The American military is planning to spend an exorbitant amount of taxpayer money on augmented reality technology. Following up on a test in 2018, the US Army will spend, or waste, $22 billion on battle ready versions of Microsoft HoloLens Augmented Reality glasses.
Why is the US Army using Microsoft HoloLens?
Reported by The Register, the American military is planning to go hard on mixed reality. Similar to its recent investment in a SpaceVerse virtual world to train cadets in, the Army is aiming to use AR headsets to assist soldiers in battle.
In 2018, the US Army tested the effectiveness of HoloLens in a $480 million deal for 100,000 prototype glasses. These glasses were used to test an “Integrated Visual Augmentation System” that would give soldiers a live heads-up display in battle.
Fast forward to 2022, the American armed forces is planning to spend $22 billion on augmented reality technology. For the next round of headsets, the military wants to create custom HoloLens headsets purposefully designed for combat environments.
If this technology does get created, it will be part of a massive $22 billion deal across ten years. However, both soldiers and The Pentagon are torn on the effectiveness the augmented reality tech will have in the midst of battle.
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The Pentagon is confused
In an audit report surrounding the proposed HoloLens deal, the US Dept of Defense's Office of the Inspector General explained that it may not be the best use of taxpayer money. The audit explained that soldiers may not want to use the AR glasses, especially for their intended purpose.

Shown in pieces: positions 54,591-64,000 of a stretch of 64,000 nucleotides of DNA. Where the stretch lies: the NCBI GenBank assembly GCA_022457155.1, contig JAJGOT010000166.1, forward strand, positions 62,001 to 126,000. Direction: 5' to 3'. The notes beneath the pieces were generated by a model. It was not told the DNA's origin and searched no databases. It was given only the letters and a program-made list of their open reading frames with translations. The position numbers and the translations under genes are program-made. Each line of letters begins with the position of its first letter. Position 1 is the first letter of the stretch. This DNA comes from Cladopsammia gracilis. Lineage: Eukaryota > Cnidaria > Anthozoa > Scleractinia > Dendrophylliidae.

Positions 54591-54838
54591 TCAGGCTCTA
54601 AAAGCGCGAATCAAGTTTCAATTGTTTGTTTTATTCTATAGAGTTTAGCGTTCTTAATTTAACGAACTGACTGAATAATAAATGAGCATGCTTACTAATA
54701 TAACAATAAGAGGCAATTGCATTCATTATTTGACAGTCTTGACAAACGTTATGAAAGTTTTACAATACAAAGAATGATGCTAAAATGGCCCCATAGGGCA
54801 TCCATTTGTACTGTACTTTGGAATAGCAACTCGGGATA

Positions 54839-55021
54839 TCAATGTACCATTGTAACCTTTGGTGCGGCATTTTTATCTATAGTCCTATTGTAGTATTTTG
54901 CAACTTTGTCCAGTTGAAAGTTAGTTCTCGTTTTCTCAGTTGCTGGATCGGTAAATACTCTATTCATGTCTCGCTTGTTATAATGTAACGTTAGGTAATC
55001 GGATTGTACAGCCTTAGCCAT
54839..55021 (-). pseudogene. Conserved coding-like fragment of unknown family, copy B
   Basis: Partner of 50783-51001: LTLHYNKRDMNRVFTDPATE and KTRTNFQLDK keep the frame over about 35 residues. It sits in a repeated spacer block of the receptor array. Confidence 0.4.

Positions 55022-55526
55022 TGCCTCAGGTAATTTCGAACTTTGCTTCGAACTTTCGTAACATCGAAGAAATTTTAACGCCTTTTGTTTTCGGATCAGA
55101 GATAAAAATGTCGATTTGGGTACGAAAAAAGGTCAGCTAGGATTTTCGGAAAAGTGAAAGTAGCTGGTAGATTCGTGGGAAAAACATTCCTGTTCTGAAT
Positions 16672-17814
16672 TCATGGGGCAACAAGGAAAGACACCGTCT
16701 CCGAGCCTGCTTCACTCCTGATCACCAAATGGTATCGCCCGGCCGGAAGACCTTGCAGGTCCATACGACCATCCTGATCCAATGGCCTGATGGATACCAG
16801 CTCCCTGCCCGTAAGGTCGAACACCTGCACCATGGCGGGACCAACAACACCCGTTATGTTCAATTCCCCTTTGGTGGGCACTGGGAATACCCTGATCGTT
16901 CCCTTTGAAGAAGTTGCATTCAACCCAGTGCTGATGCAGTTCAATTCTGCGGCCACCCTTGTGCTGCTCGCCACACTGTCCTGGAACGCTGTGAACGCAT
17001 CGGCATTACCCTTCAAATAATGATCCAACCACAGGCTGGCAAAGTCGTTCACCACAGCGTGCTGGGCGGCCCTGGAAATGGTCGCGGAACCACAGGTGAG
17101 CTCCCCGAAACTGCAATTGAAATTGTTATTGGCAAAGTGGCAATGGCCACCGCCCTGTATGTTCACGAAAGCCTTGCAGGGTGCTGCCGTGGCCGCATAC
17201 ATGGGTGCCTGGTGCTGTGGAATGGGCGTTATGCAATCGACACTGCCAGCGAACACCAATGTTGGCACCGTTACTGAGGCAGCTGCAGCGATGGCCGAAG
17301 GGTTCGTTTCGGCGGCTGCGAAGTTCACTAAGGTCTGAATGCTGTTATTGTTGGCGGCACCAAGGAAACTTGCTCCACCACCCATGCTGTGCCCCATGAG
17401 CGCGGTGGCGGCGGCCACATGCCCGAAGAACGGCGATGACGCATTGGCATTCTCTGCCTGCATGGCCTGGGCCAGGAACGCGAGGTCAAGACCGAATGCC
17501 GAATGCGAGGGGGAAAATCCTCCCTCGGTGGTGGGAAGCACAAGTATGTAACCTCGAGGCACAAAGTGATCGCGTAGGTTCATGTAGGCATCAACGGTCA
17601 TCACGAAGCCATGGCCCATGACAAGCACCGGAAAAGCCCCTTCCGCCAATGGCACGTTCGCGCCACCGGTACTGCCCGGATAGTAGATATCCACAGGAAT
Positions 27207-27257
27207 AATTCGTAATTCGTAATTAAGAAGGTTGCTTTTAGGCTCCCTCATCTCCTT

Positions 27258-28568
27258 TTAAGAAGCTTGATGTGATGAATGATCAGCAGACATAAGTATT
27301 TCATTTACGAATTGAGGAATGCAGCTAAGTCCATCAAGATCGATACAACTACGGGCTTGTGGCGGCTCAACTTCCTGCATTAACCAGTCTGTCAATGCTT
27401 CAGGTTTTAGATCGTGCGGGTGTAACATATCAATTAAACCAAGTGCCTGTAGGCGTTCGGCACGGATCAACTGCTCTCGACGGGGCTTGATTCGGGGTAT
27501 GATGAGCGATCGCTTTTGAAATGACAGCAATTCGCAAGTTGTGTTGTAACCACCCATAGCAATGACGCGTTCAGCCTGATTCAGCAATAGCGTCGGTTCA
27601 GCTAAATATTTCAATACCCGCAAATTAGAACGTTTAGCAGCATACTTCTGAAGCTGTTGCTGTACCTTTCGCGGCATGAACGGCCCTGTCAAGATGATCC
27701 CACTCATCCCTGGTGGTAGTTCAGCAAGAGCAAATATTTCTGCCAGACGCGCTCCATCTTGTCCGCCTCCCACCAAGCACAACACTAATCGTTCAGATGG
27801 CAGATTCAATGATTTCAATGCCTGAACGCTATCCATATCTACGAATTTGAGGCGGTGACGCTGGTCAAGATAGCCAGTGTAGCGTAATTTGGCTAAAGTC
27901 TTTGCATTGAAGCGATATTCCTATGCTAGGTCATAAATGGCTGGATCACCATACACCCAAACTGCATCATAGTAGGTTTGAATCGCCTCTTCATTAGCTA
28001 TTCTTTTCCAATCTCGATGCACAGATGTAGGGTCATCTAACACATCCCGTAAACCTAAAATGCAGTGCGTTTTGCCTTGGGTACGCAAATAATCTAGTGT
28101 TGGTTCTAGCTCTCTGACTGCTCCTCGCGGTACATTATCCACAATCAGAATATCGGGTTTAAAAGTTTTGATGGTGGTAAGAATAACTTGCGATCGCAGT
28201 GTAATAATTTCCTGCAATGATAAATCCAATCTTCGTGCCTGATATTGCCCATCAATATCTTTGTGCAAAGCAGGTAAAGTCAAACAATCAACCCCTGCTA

While confirming that response is mixed from soldiers, the report explained: “Procuring IVAS without attaining user acceptance could result in wasting up to $21.88 billion in taxpayer funds to field a system that soldiers may not want to use or use as intended.”
Nevertheless, Microsoft is still looking to improve its technology for military use. Talking to The Register, the company claimed: “Our focus continues to be on developing IVAS to be a transformational platform that will deliver enhanced soldier safety and effectiveness."
Of course, immediate adoption and acceptance by soldiers isn’t expected by anyone, especially as tech such as night vision took decades to properly take off. However, if armed forces can’t get along with HoloLens, what's the point?